The Strawberries are Here!!!

My local farmer’s market had “Strawberry Fest” this morning!

I can’t even believe how good these smell and how beautiful they look.

strawberries at Franklin

 

I bought ten pounds of these beauties. Enough to freeze…

beauties

 

Enough to make jam…

jam

 

And a few left over for a strawberry shortcake and a late-night snack.

strawberryshortcake

 

God bless strawberry growers!!

If you’ve ever canned, you know my kitchen is popping away right now. 🙂

Quilting. What was I thinking?

IMG_20150908_180218183_HDRWhen I was a young girl, my paternal great grandmother made me this quilt. When I was at her house, I noticed her sewing in the evening while watching television. It was done completely by hand. It never occurred to me that she was sewing it for me.

At the age of fifty, I still have the quilt and I treasure it. At some point, she made me a second one, and my maternal grandmother, who was a professional seamstress made me a third. I should probably pass them down to my children, but I can’t bear to part with them.

 

I have long been an artist. I make music professionally. I write novels professionally. I’ve made all of the artwork in my home, from paintings to rugs to throw pillows. Well, I was bored and decided to take on the time-consuming project of making a quilt. What was I thinking??

quilt piecesIt started with cutting out 680 pieces. Sigh. That took a couple weeks. Then, fortunately, I had house guests, so I put it all in a box and ignored it for a couple weeks.

 

 

 

 

pinwheelsWhen I pulled it back out, I began making pinwheels for the center of the blocks. Twenty pinwheels seemed daunting, but using a sewing machine, (not sewing by hand, you silly rabbit!) the pieces came together fairly quickly, but still….there was twenty of them.

 

 

 

 

octagonsNow, I had to cut these square pinwheels and turn them into octagons. Not owning a special ruler or being able to find one at JoAnn Fabrics, I spent hours figuring out how to do this. After I had a total meltdown, my husband quietly worked on the computer constructing a template for me. In the meantime, I found a video on Youtube showing an easy way to turn a square into an octagon. When I cut one in two seconds and showed him, he was awestruck by the simplicity. “Well, if you want to do it like that,” he said sarcastically.

The original pinwheels were 7” squares, and after I turned them into octagons, I needed to sew corners on them, making them 6.5” squares. At the time, I was thinking this was some kind of cruel joke, but as the pinwheel got new corners, it began to change shape. It looked like a cross. Weird illusion.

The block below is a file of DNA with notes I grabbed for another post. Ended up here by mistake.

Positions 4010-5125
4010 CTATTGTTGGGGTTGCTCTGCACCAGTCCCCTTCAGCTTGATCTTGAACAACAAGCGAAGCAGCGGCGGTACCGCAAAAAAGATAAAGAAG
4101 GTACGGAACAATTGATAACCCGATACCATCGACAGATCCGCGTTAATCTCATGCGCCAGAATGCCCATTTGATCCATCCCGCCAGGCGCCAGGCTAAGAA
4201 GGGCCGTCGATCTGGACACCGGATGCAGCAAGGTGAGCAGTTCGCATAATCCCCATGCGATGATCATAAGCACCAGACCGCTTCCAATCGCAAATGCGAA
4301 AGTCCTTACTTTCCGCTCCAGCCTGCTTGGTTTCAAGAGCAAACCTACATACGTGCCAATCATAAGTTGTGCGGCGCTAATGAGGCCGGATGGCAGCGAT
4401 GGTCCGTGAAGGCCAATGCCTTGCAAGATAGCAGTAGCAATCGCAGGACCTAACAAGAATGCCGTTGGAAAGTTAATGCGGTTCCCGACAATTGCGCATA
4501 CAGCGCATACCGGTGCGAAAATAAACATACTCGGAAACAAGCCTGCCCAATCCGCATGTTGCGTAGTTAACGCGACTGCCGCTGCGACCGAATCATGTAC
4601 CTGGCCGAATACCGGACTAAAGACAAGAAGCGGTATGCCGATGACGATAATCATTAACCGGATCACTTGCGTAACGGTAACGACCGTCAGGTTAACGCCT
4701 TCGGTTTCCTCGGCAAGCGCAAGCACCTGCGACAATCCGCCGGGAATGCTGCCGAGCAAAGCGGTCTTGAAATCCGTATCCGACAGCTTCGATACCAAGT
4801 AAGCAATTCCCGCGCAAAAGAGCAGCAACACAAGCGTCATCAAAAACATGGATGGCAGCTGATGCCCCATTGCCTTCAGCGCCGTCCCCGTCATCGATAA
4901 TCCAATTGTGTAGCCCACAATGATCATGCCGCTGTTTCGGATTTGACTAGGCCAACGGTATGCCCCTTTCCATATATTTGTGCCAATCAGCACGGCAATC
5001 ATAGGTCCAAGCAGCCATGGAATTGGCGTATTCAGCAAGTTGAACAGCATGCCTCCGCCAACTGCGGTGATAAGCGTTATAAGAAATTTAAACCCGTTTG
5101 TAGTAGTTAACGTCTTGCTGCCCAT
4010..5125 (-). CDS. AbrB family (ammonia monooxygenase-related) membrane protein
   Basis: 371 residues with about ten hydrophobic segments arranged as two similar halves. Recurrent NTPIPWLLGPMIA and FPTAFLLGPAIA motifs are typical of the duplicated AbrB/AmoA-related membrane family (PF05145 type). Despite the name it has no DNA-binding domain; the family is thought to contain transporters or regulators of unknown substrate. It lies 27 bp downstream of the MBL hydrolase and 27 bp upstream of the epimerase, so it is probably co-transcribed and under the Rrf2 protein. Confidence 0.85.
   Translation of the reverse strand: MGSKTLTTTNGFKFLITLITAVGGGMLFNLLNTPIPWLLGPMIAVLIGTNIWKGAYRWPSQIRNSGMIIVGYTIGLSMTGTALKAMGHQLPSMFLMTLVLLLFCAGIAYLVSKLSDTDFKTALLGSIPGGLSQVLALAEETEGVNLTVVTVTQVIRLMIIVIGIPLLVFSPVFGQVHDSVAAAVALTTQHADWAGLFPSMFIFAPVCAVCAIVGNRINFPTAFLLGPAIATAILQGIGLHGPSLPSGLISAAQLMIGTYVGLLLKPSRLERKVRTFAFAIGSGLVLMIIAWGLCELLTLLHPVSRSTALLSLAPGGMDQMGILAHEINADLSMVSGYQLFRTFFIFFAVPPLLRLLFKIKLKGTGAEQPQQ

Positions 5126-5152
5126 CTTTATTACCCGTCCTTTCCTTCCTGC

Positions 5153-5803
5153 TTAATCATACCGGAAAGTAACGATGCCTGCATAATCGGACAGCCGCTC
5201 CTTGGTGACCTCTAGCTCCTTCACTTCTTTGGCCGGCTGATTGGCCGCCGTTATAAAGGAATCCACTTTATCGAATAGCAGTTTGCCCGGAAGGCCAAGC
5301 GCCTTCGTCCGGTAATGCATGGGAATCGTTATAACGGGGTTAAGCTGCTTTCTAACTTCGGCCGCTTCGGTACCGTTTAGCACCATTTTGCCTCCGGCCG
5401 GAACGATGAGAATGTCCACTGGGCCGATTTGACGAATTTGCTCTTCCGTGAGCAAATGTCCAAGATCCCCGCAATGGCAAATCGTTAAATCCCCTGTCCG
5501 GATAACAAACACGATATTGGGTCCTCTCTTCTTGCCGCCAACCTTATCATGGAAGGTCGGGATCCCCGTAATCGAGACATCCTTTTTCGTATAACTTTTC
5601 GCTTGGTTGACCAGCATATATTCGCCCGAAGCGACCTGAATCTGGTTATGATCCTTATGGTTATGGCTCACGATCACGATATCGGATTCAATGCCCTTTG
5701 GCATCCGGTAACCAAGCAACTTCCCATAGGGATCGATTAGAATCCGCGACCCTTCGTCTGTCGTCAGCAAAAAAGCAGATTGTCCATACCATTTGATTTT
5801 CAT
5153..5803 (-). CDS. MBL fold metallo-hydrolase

starNext, I started working on the star points. They were time consuming, but they came together easily. The octagon/square was placed in the middle of the star points. Notice in this photo, the octagon still looks like a cross, and the completed square has two star points pointing up. Well, that’s also an illusion and won’t look like that for long.

I was supposed to cut these completed squares into large circles, but as with cutting octagons, that was just too much work. So instead, I sewed together frames, sewed them onto the completed squares, lining up the seams with each star point and creating a whole new angle on the original square. I flipped it over and trimmed off the excess corners on the square. That was so much quicker than trying to cut a perfect circle, hoping I didn’t cut it too small. From the wrong side of the quilt, it’s pretty sloppy, but from the right side, you can’t tell, and it saved me tons of time and probably a half bottle of whiskey.

 

one finished squareSince the octagon and the star points shifted with adding the frame, you can see in the finished square that the cross is gone and the star only has one point sticking up. This whole quilt is one big illusion.

1910 seams later, the quilt top is finished. I need to sandwich it and start quilting. But I think I need to take a break for a couple weeks first.

 

finished top

 

 

Won’t it be fun if my great grandchild won’t part with this quilt?

Mother’s Day Gratefulness

I read a blog yesterday written by a woman who was condemning Mother’s Day. She said it makes women who are not mothers feel bad. She also said she’s raising her son to not observe Mother’s Day because she doesn’t want him to feel obligated to buy her anything.

First, I think the woman is a gigantic twit. What about all the other kids making special construction-paper gifts at school for their moms? Is he supposed to sit in the corner and not make one, because she doesn’t want a gift? She’s obviously got emotional problems that need to be addressed, and she’s teaching her son to be ungrateful. If we’re not grateful for what we have in our lives, then we are doomed to be chronically unhappy. Perhaps he can find another nurturer to give his dandelion bouquet to.

lambSecond, there are also maturity issues here because Mother’s Day is not about buying gifts or getting gifts. It’s about giving. It’s also not about being a biological mother and feeling bad if you’re not one. It’s about thanking the person who nurtured you, who pointed you in the right direction, who loved you unconditionally. Hopefully, we all have someone who did that for us.